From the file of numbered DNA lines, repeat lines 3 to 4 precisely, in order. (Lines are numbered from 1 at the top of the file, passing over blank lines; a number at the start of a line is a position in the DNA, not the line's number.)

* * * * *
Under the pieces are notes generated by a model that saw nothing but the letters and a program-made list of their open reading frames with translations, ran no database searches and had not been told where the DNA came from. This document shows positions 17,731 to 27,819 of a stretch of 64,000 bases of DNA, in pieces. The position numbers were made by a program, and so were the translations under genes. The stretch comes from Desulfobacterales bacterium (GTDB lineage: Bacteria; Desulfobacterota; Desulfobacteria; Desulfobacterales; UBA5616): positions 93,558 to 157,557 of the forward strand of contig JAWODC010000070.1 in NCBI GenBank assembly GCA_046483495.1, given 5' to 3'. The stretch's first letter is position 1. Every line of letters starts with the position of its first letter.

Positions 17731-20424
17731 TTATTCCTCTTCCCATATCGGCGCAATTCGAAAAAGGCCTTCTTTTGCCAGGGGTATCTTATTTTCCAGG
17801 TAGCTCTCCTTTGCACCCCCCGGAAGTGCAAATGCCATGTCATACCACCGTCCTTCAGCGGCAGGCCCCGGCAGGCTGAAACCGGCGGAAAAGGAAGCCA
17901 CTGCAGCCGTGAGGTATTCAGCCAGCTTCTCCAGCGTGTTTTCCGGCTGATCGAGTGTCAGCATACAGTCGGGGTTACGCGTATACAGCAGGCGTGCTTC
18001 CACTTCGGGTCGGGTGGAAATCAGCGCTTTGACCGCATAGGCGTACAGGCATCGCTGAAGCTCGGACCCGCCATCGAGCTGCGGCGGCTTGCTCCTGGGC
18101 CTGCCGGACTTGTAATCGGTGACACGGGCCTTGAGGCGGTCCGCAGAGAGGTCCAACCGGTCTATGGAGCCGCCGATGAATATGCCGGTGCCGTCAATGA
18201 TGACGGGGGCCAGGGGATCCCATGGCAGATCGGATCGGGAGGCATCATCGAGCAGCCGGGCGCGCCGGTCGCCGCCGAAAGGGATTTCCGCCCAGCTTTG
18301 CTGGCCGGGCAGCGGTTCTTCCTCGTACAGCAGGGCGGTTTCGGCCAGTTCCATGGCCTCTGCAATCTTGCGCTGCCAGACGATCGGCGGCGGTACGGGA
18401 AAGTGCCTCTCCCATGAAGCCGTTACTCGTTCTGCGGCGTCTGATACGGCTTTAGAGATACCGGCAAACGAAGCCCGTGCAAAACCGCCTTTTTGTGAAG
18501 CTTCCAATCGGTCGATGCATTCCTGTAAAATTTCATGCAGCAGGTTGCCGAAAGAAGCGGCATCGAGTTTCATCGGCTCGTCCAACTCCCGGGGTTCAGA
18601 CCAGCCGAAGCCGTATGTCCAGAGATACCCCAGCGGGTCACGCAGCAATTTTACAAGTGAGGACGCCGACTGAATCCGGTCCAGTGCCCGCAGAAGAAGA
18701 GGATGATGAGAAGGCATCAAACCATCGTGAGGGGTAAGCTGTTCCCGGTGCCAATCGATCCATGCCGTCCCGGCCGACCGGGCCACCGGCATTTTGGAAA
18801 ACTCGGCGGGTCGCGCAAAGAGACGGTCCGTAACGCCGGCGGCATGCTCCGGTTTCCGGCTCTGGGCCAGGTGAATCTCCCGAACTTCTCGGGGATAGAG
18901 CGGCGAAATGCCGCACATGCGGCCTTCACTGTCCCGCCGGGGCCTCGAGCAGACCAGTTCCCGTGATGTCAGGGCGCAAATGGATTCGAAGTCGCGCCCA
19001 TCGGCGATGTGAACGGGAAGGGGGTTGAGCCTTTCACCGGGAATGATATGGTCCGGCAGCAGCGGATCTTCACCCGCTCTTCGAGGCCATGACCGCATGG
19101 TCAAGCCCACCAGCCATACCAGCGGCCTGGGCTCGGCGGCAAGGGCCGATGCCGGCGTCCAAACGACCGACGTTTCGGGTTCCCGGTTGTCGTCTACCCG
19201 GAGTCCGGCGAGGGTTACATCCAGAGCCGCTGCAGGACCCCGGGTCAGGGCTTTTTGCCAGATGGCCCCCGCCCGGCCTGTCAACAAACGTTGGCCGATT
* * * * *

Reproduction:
17731 TTATTCCTCTTCCCATATCGGCGCAATTCGAAAAAGGCCTTCTTTTGCCAGGGGTATCTTATTTTCCAGG
17801 TAGCTCTCCTTTGCACCCCCCGGAAGTGCAAATGCCATGTCATACCACCGTCCTTCAGCGGCAGGCCCCGGCAGGCTGAAACCGGCGGAAAAGGAAGCCA